In a press conference on Wednesday that seemed more designed to placate United States' calls for justice in the murder of one of its anti-drug agents than illustrate Mexican resolve, Mexican authorities announced that they had arrested several members of the Zetas criminal syndicate who they say were responsible for the murder of Immigration and Customs Enforcement (ICE) agent Jaime Zapata.

However, the media display provoked more questions than answers, most importantly, why was the main suspect in the case released after being jailed in 2009?

El Universal  reports that Julian Zapata Espinosa, the main suspect who military officials presented to the press on Wednesday, first came to the attention of Mexican authorities in late 2009, when he was arrested for possessing military-grade firearms and fake military uniforms, both of which are signature trademarks of the criminal gang, the Zetas.

Although he was sentenced to prison in connection to these charges, in December 2009 a judge released him on bail. Once freed, Zapata Espinosa assumed a false name and went missing, becoming even more deeply involved in Zetas' activities in the San Luis Potosi area.

Speaking at the press conference (featured below), military spokesman Colonel Ricardo Trevilla said that Zapata Espinosa, alias 'El Piolin,' ran the hit squad that intercepted ICE agent Zapata and Victor Avila, who was injured. Col. Trevilla did not take questions or address Zapata Espinosa's criminal record.

Two other men, Jesus Ivan Quesada Pena and Ruben Diario Venegas - a Honduran citizen - were arrested for their alleged participation in the killing, according to Trevilla. Additionally, police arrested Armando Alvarez Saldana, Mario Dominguez Realeo and Martin Barcenas Tapia, who were also alleged members of the Zetas' assassination ring. 

 On top of the arrests, authorities seized five rifles, a handgun, an undisclosed amount of cash and five vehicles, one of which was armored.

The ICE agent’s death set off something of an international crisis last week, with some politicians and analysts in the U.S. suggesting that the incident was a “game-changer,” and might represent a targeted attack on American counter-narcotics operations in the country. Others, however, suggested that it was a car-jacking gone wrong.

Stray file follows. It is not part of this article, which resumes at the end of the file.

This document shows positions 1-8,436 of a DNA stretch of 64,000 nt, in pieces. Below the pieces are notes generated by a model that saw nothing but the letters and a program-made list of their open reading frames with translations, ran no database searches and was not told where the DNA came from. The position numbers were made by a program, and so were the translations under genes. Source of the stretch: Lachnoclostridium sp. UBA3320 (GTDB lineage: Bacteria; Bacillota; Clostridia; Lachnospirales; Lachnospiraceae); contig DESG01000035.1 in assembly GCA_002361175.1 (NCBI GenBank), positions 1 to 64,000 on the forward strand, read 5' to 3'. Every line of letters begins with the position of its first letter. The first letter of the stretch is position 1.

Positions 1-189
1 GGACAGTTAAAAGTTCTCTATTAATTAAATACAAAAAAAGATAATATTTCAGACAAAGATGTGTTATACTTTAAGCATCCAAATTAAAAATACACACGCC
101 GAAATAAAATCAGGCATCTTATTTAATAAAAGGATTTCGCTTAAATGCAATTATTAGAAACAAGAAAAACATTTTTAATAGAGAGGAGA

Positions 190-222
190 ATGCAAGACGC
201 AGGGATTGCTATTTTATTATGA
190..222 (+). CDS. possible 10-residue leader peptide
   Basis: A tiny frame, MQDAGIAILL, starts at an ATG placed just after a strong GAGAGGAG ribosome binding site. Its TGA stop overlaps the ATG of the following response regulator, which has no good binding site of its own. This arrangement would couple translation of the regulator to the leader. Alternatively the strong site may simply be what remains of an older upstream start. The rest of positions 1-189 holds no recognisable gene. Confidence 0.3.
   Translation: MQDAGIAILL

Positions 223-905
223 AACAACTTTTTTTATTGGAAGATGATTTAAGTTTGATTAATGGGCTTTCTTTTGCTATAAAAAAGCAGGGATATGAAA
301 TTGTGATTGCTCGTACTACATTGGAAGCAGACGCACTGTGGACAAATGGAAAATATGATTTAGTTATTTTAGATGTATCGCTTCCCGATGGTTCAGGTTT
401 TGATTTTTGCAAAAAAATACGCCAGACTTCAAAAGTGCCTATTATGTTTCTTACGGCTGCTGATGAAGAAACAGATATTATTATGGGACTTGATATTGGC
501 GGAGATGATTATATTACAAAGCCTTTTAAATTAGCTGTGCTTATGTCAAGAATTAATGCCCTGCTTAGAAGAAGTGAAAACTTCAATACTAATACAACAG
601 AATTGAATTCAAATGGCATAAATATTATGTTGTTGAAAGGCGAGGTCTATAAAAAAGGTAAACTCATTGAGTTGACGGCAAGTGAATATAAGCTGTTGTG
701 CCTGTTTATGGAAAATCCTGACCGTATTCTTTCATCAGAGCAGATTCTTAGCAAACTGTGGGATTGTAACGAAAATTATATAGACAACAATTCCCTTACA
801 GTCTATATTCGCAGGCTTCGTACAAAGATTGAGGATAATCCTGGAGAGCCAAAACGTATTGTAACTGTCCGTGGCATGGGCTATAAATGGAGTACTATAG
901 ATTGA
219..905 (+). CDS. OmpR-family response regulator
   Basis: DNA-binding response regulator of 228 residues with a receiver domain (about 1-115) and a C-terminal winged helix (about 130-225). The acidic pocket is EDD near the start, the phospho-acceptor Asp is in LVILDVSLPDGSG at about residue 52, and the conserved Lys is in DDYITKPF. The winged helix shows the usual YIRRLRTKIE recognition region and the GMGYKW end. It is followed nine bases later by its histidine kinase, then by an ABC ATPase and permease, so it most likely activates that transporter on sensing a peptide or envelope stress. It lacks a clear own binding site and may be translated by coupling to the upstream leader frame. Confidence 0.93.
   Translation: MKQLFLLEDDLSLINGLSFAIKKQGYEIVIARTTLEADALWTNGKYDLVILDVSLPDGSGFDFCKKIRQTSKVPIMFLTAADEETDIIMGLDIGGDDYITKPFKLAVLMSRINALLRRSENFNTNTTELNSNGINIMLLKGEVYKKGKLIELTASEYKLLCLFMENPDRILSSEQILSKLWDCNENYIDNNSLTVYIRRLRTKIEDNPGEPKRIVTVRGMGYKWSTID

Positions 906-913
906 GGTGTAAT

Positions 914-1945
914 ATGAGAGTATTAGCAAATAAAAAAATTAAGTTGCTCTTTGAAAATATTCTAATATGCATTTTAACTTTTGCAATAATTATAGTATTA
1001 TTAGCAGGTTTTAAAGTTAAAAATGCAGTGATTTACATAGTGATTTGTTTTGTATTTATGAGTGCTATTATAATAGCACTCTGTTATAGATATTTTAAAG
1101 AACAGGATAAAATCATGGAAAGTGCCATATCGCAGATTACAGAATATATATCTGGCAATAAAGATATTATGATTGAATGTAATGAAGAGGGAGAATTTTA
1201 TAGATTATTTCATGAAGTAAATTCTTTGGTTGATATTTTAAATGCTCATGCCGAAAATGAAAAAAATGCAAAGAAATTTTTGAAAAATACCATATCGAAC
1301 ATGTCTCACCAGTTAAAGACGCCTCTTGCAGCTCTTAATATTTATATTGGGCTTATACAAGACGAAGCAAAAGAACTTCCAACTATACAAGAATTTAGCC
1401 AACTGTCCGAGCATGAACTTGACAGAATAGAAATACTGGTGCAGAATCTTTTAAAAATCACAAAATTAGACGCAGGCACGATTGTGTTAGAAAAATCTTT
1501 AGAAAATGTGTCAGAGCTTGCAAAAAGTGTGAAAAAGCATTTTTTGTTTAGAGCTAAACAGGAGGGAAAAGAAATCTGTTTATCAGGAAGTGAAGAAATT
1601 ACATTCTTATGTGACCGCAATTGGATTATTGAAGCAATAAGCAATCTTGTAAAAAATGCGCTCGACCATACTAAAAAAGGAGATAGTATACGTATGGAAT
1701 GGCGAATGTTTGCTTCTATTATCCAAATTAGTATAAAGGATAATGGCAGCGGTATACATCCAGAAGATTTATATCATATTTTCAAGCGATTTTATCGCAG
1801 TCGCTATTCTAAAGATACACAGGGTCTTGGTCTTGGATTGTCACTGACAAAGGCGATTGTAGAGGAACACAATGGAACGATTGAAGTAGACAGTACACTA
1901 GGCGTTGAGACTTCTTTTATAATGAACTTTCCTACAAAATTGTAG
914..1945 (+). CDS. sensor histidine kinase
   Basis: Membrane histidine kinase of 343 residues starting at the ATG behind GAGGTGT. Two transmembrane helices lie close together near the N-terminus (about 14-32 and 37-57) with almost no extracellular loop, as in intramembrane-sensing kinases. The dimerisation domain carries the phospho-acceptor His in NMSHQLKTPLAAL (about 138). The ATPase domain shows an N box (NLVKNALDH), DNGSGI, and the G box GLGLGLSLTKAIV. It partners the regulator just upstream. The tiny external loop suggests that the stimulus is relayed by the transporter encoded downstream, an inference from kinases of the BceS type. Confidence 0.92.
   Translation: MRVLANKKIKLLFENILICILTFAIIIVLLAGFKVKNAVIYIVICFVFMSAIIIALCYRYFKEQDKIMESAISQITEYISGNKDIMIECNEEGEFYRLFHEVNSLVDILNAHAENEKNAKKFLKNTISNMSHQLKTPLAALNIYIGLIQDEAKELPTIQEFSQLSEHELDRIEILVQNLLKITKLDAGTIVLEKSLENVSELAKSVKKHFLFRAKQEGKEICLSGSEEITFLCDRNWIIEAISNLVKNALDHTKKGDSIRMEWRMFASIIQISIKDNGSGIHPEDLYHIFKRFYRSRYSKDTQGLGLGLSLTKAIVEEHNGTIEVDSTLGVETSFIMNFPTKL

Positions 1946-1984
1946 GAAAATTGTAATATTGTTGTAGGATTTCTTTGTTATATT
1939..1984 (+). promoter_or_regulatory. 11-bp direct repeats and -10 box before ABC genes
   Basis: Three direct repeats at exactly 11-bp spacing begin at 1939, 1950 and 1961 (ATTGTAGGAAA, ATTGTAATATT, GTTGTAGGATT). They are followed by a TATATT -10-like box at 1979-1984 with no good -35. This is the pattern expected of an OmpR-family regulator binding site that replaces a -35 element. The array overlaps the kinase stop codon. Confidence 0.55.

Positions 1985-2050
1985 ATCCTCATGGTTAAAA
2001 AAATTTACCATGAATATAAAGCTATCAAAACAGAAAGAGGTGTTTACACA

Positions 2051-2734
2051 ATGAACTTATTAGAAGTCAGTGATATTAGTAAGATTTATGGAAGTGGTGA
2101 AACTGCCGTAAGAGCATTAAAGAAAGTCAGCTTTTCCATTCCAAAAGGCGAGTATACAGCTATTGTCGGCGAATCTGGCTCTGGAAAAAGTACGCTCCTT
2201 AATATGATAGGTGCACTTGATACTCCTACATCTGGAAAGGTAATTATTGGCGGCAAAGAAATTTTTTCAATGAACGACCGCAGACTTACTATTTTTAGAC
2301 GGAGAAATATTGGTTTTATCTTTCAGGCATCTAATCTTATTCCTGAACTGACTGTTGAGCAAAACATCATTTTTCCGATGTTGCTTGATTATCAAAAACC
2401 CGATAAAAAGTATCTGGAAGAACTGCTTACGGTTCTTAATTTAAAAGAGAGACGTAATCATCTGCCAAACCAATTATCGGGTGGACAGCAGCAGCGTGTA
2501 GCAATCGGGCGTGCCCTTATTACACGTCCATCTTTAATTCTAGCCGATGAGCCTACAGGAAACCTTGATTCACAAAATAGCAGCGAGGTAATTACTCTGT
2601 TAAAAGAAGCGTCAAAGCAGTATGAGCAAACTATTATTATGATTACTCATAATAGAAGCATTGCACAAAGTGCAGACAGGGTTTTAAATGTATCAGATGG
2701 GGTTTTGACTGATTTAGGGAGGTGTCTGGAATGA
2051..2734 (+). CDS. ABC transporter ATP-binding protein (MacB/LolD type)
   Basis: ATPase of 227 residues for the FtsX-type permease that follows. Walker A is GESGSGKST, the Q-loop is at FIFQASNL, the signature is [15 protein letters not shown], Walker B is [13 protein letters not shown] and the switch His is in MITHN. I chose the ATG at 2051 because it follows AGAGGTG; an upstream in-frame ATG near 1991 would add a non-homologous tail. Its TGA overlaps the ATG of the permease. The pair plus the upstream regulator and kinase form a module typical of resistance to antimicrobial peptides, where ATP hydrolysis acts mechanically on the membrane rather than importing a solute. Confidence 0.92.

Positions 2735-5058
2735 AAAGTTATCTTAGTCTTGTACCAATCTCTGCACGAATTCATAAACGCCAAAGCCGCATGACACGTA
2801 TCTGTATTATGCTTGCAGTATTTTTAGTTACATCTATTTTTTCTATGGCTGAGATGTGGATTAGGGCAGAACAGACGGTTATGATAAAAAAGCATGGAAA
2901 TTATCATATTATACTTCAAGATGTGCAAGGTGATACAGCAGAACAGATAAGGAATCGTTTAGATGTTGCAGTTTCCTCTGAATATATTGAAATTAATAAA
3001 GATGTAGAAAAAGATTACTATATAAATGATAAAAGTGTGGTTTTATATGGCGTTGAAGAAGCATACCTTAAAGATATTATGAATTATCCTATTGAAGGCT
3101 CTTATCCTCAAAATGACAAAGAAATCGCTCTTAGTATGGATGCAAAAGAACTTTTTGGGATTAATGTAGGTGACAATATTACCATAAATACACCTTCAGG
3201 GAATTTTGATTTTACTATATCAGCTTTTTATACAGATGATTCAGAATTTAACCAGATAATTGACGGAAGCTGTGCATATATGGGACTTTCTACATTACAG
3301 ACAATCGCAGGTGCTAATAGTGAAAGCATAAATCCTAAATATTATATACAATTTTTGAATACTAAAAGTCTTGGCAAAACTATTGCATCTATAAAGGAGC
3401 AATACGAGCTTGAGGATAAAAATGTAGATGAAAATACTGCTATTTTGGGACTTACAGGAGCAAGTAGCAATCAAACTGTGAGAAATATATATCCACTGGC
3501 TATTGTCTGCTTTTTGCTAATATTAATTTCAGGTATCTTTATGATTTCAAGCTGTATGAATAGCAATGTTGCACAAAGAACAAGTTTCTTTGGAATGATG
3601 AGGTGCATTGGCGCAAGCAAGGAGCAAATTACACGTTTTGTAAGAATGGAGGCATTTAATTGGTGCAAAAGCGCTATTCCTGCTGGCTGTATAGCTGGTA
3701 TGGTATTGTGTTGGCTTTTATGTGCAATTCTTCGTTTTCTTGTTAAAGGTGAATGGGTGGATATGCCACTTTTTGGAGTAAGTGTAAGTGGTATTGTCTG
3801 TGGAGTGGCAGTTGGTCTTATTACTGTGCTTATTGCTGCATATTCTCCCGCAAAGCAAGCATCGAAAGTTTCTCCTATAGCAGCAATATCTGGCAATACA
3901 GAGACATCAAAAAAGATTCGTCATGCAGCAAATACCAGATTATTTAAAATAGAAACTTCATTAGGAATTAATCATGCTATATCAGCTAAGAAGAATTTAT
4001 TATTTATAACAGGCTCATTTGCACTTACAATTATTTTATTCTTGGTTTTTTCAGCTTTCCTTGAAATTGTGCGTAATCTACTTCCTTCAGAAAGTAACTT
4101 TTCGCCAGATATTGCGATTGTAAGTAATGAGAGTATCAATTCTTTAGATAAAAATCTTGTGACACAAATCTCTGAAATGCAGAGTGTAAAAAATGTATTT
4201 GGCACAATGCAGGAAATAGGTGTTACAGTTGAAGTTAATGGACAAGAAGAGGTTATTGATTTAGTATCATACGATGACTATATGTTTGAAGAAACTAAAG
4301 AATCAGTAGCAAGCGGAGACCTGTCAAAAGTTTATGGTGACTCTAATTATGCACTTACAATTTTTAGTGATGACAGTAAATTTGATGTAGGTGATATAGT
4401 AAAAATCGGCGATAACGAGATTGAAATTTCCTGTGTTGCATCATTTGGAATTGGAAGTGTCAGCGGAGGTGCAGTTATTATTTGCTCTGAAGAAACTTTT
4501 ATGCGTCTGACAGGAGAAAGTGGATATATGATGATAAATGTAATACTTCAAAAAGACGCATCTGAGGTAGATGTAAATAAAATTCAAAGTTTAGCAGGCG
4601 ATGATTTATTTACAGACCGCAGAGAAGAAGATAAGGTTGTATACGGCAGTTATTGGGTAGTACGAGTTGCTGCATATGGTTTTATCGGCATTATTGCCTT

According to Texas Congressman Michael McCaul, who was briefed by U.S. intelligence about the incident, Mexican authorities found ninety bullet casings at the scene.  If the shooting was simply the result of a car-jacking gone wrong, it seems unlikely that the gumen would have fired so many rounds at the vehicle. Furthermore, as InSight has reported, the vehicle carried diplomatic license plates and the officers may have even verbally identified themselves as American officials, reinforcing the claim that the assailants did in fact know the identity of their victims.

Mexican authorities, however, have dismissed this. According to Colonel Trevilla, the gunmen attacked the ICE agents' armored Sport Ultity Vehicle (SUV): "Because of the characteristics of the vehicle, given that they (the suspects) thought it was being driven by members of a rival criminal group."

Agents Zapata and Avila were driving on Highway 57 in rural San Luis Potosi in a black, armored SUV, a vehicle favored by drug gangs in the region for its durability. 

 Cartel gunmen have murdered people by mistake in the past. Most recently, law enforcement officials have said American tourist David Hartley was killed last September in a case of mistaken identity.

Regardless of the shooters' motives, their arrests are being heralded as a victory for Mexican law enforcement, and prompted President Barack Obama to issue a statement thanking the Mexican president for bringing the murderers to justice. 

Investigations

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